Nigel Benn has fared better than his opponent health-wise but speaks with a noticeable mumble that wasn't there in his younger years, which is common among former boxers.  It's impossible to predict what additional health problems these men will develop as they age, but the effects of brain damage tend to worsen when combined with the natural effects of aging on the brain.  Benn also attempted suicide by asphyxiation due to the guilt of cheating on his wife, though it's likely some of that depression stems from head trauma.  The number of pro athletes whose lives descend into a series of reckless choices involving drugs, financial gambles, sex addiction, violence & ultimately suicide due to CTE is truly terrifying.  Even in the absence of full-blown CTE, it's undeniable that repeated blows to the head have an effect on things like mood & cognitive functioning.  No organ in the body could take a such a beating & not end up with serious damage.

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The question is whether it's worth participating in these sports in the first place and knowing where to draw the line.  How much damage is too much?  How young is too young to start--too old to continue?  Are you willing to potentially sacrifice your ability to speak clearly, recall words & events, regulate your mood/emotions, control your impulses, make good business decisions & manage your temper for the sake of playing a sport you love & maybe earning some money at it one day? 

Only you can decide that, but at least make an informed decision by knowing all the possible outcomes first.  It's easy to get swept up in the promise of the wealth & glory of being a pro athlete--recruiters are counting on that.  But the years spent enjoying the fun bits will be short compared to the decades you'll be forced to live in a mind & body damaged by the sport if you're unlucky.  And the fallout often begins much earlier than you plan for, such as in your late 30s or early 40s.  Junior Seau (42), Chris Benoit (40), Aaron Hernandez (27) & Ryan Freel (36) all committed suicide before age 45 & all had CTE at autopsy.  If you have any doubt as to whether a sports organization cares about your health & safety, just look at Gerald McClellan & these other athletes & you'll have your answer.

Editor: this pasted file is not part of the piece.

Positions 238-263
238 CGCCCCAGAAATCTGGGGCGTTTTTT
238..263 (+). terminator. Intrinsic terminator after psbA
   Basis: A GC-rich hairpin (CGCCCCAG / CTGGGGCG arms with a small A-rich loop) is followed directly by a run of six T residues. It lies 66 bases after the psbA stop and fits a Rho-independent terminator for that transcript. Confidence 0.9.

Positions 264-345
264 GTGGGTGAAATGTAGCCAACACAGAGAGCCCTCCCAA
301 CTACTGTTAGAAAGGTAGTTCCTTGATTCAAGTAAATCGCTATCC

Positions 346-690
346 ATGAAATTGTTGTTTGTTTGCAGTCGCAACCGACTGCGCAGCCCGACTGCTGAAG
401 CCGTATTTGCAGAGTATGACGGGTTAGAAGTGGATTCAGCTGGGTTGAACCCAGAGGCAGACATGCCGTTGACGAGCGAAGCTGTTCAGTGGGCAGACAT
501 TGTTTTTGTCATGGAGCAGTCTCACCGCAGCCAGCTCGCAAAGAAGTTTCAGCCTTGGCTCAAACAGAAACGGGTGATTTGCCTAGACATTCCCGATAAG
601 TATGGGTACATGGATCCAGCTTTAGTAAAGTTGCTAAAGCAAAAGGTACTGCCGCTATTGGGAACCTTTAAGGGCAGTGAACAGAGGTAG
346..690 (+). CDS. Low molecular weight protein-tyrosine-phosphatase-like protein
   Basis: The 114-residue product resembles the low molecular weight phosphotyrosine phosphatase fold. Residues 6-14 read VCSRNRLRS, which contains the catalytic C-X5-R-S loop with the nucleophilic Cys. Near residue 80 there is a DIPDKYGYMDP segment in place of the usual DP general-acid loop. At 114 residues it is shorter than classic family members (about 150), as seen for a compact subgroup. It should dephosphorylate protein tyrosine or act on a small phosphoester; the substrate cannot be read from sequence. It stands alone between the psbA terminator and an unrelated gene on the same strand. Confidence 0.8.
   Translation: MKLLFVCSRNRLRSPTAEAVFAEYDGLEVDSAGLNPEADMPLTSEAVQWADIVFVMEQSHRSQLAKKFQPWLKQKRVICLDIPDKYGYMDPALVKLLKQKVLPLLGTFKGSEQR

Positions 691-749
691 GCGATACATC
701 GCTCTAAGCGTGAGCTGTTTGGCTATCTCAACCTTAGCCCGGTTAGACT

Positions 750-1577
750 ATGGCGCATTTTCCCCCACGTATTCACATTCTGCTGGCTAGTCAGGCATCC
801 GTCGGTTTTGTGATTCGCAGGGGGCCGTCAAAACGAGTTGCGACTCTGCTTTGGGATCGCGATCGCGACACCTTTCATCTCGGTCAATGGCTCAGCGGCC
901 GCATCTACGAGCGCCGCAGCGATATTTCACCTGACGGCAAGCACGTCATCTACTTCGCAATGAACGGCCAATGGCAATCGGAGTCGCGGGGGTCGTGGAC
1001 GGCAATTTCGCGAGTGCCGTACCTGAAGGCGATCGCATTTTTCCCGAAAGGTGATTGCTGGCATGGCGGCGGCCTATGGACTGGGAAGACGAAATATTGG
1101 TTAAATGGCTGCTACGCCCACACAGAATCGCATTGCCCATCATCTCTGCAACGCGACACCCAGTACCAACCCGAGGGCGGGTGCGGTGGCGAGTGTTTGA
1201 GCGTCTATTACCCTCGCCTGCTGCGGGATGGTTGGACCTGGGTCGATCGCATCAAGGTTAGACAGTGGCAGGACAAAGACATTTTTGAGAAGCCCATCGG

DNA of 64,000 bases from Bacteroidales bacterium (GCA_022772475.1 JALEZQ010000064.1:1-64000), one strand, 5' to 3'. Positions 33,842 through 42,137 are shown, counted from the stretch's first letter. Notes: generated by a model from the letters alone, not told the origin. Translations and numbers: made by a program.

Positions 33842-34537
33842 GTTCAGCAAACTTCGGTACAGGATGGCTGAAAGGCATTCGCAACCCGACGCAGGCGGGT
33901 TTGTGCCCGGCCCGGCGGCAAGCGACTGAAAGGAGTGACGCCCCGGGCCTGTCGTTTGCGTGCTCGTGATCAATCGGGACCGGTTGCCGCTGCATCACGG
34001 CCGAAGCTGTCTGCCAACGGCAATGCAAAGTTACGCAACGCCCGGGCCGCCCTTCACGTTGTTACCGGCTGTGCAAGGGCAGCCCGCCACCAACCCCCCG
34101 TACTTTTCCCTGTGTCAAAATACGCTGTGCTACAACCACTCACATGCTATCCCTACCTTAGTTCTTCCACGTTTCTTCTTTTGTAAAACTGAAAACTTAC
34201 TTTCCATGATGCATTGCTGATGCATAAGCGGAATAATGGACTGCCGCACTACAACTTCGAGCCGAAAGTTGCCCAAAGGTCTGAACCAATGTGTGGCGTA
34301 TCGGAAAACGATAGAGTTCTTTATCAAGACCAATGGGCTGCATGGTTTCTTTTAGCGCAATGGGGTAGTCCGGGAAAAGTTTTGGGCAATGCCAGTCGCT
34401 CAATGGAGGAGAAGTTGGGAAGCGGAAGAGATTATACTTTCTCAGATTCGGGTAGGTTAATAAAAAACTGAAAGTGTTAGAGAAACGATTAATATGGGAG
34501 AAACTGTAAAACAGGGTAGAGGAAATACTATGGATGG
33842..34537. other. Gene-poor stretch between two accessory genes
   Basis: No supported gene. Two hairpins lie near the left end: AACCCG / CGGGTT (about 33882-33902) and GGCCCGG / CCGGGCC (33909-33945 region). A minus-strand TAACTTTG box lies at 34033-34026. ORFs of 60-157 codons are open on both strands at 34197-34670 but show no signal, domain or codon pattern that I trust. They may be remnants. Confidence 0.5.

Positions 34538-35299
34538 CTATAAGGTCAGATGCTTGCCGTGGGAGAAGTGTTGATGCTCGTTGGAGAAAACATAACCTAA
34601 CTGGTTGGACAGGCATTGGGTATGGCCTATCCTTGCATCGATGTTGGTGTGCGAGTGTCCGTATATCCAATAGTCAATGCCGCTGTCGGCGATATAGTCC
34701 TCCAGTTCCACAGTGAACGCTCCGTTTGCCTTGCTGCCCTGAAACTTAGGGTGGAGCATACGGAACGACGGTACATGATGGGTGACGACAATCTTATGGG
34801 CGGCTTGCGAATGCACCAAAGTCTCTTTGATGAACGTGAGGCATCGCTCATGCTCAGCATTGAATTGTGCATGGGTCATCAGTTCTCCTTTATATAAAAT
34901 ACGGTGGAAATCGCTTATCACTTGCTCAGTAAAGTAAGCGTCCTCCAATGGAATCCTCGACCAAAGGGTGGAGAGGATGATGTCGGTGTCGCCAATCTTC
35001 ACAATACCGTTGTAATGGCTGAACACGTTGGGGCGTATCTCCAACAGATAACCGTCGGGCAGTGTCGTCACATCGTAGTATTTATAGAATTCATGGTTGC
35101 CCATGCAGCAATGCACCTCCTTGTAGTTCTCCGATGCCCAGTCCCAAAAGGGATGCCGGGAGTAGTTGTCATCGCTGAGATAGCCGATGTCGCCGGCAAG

I don't know whether McClellan & Benn would turn back the clock & make a different decision if they had the chance, but Benn refers to boxing as a 'road to death' for himself.  His son Conor is now a pro boxer which must be pretty nerve-wracking for him but also a likely source of pride.  Sports like boxing are a double-edged sword, carrying both a sense of excitement, glory & bravery as well as the risk of injury & disability.  One thing is certain though:  what you don't know about brain injury CAN hurt you.

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Nigel's son Conor Benn (right)


Okay, maybe the Benn/McClellan fight didn't actually "change" boxing, but the sport definitely changed them forever.  Sadly, a number of similar situations happened in decades prior, with fighters Benny Paret, Willie Classen, Duk Koo Kim & Cleveland Denny all dying from brain injuries sustained in the ring.  While boxing is no longer as big as football--broadcast during prime time on the Big 3 networks, advertised everywhere, etc--it remains a dangerous sport with potentially deadly consequences.  Change has been gradual but hopefully what happened to Gerald McClellan has had a positive impact on the sport in some small way. 

If you'd like to donate to the G-Man's trust fund, check out his official webpage here.  I'm sure his family would be eternally grateful.